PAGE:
A used hand sanitizer bottle of 15–20 cm was taken. The 20 D lens was kept at the base of the bottle and an outer circular outline was marked. An inner circular outline was drawn such that it was 0.6 cm less than the diameter of the outer outline. The circles drawn were then divided into four quadrants (a, b, c, d). The outer circular outline area of panels a and c and the inner circular outline area of panels b and d was cut continuously which gave rise to flap like structures at area b and d. The flaps were folded inwards and the 20D lens was inserted into the circular hole made at the base of the bottle in a rotational manner. The next step was to attach the smartphone to the top of the bottle and align it. For this, an old phone case was taken with the smartphone in it and was aligned in a way that the 20D lens borders fit exactly into the screen of the smartphone in the camera mode. Once it was aligned the case was adhered on the bottle top using an instant adhesive such as superglue (cyanoacrylate)/Fevi kwik (Pidilite). The smartphone can also be alternatively placed on the bottle top using any of the several universal smartphone adapters in the market making the T3 Retcam universal to any smartphone. A black roll of sandpaper/matt black chart paper was measured and fit exactly inside the bottle with the rough side facing in. This reduced the artifacts and reflection of light from the internal surface of the bottle. The device was aligned in position to take anterior segment and fundus images. It hardly took a few minutes to make this device, with materials available in the clinic in a very inexpensive way [Figure 2].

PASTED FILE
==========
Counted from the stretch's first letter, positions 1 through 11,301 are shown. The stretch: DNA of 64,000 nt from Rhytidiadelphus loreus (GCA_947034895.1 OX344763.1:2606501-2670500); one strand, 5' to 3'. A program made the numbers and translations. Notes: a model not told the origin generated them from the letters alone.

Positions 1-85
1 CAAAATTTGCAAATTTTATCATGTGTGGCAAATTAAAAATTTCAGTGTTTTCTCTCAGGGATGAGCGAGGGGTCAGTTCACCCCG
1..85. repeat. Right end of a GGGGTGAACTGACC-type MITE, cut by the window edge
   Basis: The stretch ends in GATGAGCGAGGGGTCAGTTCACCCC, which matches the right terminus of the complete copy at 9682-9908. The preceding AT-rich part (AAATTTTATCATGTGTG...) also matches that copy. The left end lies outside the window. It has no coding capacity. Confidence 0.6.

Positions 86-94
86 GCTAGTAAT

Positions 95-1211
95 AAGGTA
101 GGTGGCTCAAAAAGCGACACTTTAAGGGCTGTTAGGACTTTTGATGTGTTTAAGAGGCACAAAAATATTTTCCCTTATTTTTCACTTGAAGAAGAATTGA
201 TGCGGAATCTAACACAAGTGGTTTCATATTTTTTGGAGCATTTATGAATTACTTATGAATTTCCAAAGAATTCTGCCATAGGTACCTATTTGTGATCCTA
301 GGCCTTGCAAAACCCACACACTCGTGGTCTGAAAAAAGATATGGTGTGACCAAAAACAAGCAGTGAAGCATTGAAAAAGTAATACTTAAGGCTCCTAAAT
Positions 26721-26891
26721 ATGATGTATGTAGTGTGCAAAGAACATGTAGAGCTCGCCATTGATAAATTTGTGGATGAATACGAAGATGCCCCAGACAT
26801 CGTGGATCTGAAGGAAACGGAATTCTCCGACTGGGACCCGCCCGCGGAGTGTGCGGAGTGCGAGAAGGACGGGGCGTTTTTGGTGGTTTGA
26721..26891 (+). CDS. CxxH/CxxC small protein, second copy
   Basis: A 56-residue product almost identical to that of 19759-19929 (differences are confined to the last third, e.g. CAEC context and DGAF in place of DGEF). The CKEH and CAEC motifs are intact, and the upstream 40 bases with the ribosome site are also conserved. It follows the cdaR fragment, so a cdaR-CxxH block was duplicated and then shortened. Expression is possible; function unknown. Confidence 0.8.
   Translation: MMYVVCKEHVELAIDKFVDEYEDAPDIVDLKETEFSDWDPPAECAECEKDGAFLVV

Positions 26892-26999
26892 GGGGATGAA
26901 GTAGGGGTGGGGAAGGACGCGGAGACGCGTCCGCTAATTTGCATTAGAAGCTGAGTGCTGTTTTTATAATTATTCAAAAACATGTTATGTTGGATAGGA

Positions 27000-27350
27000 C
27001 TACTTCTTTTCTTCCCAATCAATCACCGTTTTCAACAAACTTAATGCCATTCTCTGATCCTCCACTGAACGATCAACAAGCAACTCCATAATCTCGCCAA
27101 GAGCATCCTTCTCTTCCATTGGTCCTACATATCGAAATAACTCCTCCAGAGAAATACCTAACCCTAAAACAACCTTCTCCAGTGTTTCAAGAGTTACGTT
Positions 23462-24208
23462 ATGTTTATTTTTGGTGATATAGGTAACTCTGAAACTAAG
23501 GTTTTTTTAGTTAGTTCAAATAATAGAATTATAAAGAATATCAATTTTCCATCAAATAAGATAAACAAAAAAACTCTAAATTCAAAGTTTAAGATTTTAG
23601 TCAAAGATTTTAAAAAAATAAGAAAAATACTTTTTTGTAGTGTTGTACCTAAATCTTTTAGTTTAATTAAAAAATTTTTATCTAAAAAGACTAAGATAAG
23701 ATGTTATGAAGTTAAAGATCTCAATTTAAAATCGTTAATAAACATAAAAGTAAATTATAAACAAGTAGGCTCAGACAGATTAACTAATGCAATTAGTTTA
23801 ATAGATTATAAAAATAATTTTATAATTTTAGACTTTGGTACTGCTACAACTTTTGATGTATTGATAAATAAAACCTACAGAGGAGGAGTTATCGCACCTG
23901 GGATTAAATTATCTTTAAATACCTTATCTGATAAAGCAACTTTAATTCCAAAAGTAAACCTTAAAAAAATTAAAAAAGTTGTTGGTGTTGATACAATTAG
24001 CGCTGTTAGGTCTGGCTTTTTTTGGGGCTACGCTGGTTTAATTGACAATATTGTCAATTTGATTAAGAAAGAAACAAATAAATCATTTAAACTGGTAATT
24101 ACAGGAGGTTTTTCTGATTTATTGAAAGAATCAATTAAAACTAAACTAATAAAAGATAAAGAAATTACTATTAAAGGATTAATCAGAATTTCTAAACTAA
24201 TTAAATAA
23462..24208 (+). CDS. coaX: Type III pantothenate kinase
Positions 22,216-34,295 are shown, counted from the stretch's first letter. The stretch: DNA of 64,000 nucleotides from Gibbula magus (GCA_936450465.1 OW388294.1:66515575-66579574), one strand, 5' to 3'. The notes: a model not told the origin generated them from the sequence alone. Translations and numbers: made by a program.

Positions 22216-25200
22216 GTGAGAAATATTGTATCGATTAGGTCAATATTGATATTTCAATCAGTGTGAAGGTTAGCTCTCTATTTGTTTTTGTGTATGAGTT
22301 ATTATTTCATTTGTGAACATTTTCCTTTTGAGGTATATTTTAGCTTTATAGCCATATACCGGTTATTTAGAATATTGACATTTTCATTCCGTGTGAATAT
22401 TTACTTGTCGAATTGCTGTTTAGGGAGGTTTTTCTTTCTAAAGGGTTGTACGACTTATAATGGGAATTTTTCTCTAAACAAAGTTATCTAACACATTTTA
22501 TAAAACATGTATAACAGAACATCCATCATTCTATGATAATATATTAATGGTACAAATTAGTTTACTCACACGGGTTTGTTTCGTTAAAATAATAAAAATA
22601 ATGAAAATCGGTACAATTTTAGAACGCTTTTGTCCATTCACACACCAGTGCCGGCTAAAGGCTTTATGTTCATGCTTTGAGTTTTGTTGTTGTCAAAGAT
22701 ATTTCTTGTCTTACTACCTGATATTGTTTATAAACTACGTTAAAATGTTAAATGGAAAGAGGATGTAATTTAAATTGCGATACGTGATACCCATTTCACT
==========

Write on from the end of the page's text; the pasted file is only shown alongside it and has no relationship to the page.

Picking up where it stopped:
Figure 2: How to make the bottle base and bottle top (a) and (b)? The bottle base is marked and is cut along the marked line (denoted by red dotted line). (c) The condensing lens is the fit into the cut area of the bottle. (d) Measure and cut the appropriate size of black sandpaper/chart paper. (e) Insert the sandpaper/chart paper into the bottle. (f) The bottle with the sandpaper/chart paper fit inside. (g) and (h) The bottle top is stuck to the smartphone cover by fevikwik (superglue). (i) The smartphone is attached to the bottle top with a universal smartphone adapter